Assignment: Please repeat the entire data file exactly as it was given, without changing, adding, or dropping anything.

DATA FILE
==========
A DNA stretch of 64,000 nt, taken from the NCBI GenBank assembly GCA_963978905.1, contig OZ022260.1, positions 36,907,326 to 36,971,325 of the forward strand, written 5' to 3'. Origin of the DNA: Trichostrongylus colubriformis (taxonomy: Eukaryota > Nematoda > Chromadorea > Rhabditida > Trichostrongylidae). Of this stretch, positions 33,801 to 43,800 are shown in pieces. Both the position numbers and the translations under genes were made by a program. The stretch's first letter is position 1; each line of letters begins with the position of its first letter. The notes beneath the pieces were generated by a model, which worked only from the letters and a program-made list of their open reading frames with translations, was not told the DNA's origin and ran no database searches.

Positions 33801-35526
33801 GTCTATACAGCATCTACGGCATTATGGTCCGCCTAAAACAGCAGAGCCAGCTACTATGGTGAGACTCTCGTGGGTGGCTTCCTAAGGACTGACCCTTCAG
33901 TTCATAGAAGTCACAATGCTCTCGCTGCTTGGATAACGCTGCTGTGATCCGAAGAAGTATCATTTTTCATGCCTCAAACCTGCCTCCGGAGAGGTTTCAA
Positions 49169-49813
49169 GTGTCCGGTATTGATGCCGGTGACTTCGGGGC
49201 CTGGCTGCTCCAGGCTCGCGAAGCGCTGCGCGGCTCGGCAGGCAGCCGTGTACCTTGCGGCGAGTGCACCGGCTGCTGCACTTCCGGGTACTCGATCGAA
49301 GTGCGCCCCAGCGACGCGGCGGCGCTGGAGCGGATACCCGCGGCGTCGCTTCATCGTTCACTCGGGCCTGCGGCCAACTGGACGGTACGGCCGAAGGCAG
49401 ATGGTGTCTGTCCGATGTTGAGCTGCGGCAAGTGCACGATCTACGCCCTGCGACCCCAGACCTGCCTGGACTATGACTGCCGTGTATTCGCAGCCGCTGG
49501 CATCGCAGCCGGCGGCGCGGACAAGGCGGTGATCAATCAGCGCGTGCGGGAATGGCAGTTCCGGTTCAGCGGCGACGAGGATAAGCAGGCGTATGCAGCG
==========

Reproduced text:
A DNA stretch of 64,000 nt, taken from the NCBI GenBank assembly GCA_963978905.1, contig OZ022260.1, positions 36,907,326 to 36,971,325 of the forward strand, written 5' to 3'. Origin of the DNA: Trichostrongylus colubriformis (taxonomy: Eukaryota > Nematoda > Chromadorea > Rhabditida > Trichostrongylidae). Of this stretch, positions 33,801 to 43,800 are shown in pieces. Both the position numbers and the translations under genes were made by a program. The stretch's first letter is position 1; each line of letters begins with the position of its first letter. The notes beneath the pieces were generated by a model, which worked only from the letters and a program-made list of their open reading frames with translations, was not told the DNA's origin and ran no database searches.

Positions 33801-35526
33801 GTCTATACAGCATCTACGGCATTATGGTCCGCCTAAAACAGCAGAGCCAGCTACTATGGTGAGACTCTCGTGGGTGGCTTCCTAAGGACTGACCCTTCAG
33901 TTCATAGAAGTCACAATGCTCTCGCTGCTTGGATAACGCTGCTGTGATCCGAAGAAGTATCATTTTTCATGCCTCAAACCTGCCTCCGGAGAGGTTTCAA
Positions 49169-49813
49169 GTGTCCGGTATTGATGCCGGTGACTTCGGGGC
49201 CTGGCTGCTCCAGGCTCGCGAAGCGCTGCGCGGCTCGGCAGGCAGCCGTGTACCTTGCGGCGAGTGCACCGGCTGCTGCACTTCCGGGTACTCGATCGAA
49301 GTGCGCCCCAGCGACGCGGCGGCGCTGGAGCGGATACCCGCGGCGTCGCTTCATCGTTCACTCGGGCCTGCGGCCAACTGGACGGTACGGCCGAAGGCAG
49401 ATGGTGTCTGTCCGATGTTGAGCTGCGGCAAGTGCACGATCTACGCCCTGCGACCCCAGACCTGCCTGGACTATGACTGCCGTGTATTCGCAGCCGCTGG
49501 CATCGCAGCCGGCGGCGCGGACAAGGCGGTGATCAATCAGCGCGTGCGGGAATGGCAGTTCCGGTTCAGCGGCGACGAGGATAAGCAGGCGTATGCAGCG